When it comes to any discussion on motivation, even though I’m aware that some people might respond to the occasional stick, I’m more of a carrot person myself. In this I’m at one, I think, with anyone who really knows anything about people. Even Sir Alex Ferguson, renowned for his reported “hair dryer” treatment of players is quoted as saying that “Well done” always got the best response.
In my case the difference for me was highlighted by the 12 years I spent in the army, where any love that was shown tended to be towards the tougher end of the spectrum. Yet within 7 years of leaving and my first forays into community activism, I found myself doing things that I’d previously only dreamt about; and being rather good at it. Something that I hadn’t hereto experienced. Years later, I realised that those people saw more in me than I saw in myself and that they trusted me. More than that, they expected of me and I now realise that I thrive under those circumstances. Indeed, I’d go so far as to say that it’s no coincidence that those early days, in the mid 1970’s in Harrogate, have led me to where I am now. Not that it’s been easy but, as my lovely wife says, “Your perseverance is amazing”. Interestingly, I don’t see any of it as perseverance but just the need to keep going. After all, is there any alternative?
Well, that “keeping going” is finally starting to pay real dividends for me. You see, for many years I never thought that I’d ever write a book. Yet here I am with the draft of book 4 completed, at a rather opportune time. You see, I knew that I could write a good fundraising letter or a report but a book? It was the difference between a 6 mile run and a marathon; a real step up in terms of effort. Well, I did that twice during my middle 50’s; 3 hours 46 minutes for the first one and a little over 4 hours a year later (please excuse the boasting).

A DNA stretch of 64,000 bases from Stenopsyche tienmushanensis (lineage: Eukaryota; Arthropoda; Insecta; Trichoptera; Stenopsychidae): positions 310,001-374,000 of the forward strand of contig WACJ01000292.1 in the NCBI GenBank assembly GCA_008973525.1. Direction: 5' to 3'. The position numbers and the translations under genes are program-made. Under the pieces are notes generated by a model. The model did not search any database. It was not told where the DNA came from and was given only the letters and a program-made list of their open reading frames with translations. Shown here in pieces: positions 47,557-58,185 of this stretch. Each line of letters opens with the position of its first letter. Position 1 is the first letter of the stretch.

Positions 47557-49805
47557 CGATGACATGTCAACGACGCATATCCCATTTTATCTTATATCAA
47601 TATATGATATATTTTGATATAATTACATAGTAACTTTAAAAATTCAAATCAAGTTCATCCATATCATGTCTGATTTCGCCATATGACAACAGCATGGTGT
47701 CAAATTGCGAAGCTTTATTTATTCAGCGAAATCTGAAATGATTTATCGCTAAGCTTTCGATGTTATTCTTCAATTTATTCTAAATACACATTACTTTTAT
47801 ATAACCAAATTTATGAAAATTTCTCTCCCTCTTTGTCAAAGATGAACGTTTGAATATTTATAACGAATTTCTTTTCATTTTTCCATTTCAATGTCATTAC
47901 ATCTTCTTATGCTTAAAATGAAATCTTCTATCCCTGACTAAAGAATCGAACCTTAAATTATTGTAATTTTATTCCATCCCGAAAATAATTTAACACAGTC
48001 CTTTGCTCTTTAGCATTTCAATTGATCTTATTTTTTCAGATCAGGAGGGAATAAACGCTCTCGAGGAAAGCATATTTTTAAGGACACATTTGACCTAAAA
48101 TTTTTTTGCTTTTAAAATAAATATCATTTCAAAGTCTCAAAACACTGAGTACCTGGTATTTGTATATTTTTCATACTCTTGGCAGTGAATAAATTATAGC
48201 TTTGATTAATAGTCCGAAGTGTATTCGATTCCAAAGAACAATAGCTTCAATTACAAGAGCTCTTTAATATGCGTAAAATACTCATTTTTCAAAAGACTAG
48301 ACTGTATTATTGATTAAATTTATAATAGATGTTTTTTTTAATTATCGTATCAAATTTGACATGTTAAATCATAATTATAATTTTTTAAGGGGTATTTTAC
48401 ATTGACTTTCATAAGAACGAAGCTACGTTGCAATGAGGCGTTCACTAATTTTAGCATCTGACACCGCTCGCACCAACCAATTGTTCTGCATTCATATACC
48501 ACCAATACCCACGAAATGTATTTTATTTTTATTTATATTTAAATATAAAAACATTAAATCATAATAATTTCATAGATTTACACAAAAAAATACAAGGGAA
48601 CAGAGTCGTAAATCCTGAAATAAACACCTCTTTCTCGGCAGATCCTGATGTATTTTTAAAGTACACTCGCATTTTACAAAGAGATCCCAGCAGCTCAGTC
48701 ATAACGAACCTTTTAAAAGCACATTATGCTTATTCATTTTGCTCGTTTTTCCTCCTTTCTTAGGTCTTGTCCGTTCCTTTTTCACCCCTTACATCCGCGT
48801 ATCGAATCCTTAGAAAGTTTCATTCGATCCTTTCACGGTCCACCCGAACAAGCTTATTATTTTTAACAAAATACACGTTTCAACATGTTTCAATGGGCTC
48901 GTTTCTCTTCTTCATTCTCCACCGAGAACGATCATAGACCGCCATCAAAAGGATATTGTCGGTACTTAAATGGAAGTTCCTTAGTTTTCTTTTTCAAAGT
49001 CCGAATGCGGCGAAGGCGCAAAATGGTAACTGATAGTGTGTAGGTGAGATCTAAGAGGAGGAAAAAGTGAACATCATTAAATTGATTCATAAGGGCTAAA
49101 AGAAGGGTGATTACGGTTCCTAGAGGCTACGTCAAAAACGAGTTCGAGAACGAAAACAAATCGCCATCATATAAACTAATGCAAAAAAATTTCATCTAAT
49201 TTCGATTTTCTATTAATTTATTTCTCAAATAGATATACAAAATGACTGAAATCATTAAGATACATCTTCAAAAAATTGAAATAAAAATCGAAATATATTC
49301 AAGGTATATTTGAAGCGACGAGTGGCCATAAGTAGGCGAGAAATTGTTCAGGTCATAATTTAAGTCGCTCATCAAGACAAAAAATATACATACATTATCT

So what is all this leading to? Well, this week I e mailed that manuscript to a friend whose opinion I value. His comment that “You’re an incredible writer”, stopped me in my tracks. It was praise of the highest order and it spurred me on; once it sunk in. This person who didn’t believe so is, actually, quite a good writer. Who’d have thought it?
Yet that individual response is important as it can bear fruit on a broader scale. At which point, I have a question. Do those who run the country really believe that the best results are achieved by penalising those who already experience hardship while rewarding those who don’t ? Well it doesn’t and that’s something to the detriment of the whole country. No wonder there seems to be real pessimism in the air. Give me the carrot any day.